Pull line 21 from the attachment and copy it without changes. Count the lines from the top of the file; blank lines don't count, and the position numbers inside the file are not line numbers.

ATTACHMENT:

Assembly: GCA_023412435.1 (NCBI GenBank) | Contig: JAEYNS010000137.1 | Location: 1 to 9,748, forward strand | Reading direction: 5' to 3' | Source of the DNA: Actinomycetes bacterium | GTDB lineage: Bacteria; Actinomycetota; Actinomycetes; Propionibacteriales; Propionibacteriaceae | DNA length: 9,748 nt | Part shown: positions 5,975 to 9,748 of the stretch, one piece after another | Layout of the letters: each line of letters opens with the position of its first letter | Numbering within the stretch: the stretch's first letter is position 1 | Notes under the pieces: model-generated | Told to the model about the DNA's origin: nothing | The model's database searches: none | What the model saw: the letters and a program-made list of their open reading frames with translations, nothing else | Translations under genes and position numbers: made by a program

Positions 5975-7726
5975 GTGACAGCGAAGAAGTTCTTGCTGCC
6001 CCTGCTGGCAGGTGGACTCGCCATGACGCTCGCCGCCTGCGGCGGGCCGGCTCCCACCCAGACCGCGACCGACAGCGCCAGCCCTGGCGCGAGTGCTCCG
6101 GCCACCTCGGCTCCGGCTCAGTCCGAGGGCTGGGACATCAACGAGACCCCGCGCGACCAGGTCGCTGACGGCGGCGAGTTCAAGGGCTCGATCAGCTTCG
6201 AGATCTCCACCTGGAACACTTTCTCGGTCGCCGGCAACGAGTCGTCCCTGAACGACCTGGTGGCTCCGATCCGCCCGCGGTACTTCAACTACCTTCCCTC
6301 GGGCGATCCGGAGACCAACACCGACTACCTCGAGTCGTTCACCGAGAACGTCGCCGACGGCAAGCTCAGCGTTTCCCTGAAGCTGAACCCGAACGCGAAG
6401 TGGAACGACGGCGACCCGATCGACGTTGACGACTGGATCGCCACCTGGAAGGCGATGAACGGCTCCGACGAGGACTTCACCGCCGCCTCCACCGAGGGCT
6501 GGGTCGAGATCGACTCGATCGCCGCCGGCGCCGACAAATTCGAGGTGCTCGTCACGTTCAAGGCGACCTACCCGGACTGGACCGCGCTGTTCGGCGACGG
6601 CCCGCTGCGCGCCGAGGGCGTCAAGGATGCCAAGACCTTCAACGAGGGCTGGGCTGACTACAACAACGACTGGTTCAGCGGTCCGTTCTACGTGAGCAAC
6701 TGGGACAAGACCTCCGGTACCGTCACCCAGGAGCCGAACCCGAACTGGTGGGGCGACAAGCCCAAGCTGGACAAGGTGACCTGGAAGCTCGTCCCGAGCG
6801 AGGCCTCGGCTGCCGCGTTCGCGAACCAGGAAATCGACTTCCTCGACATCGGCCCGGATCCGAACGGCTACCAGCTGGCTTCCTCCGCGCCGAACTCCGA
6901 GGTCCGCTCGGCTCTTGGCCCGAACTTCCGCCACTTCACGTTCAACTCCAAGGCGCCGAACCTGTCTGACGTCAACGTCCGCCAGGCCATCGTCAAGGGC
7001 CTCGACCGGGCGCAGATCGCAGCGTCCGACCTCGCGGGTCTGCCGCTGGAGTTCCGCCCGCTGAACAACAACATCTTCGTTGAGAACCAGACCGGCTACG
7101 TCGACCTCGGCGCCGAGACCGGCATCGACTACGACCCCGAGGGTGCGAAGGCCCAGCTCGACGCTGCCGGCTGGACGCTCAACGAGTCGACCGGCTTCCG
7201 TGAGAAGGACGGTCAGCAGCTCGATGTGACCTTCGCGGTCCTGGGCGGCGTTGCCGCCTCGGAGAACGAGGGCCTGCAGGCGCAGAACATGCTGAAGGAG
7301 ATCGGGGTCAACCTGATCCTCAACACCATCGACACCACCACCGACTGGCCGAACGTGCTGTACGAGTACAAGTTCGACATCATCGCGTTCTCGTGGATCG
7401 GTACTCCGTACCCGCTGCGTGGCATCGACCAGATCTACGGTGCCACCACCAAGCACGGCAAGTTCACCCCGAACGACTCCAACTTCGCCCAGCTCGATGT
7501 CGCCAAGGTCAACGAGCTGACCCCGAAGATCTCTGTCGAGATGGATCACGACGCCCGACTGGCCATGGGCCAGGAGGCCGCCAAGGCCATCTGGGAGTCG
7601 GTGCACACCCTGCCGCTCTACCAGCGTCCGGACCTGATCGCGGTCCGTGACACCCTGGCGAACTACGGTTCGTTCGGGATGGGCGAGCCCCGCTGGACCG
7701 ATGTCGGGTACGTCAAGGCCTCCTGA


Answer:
7701 ATGTCGGGTACGTCAAGGCCTCCTGA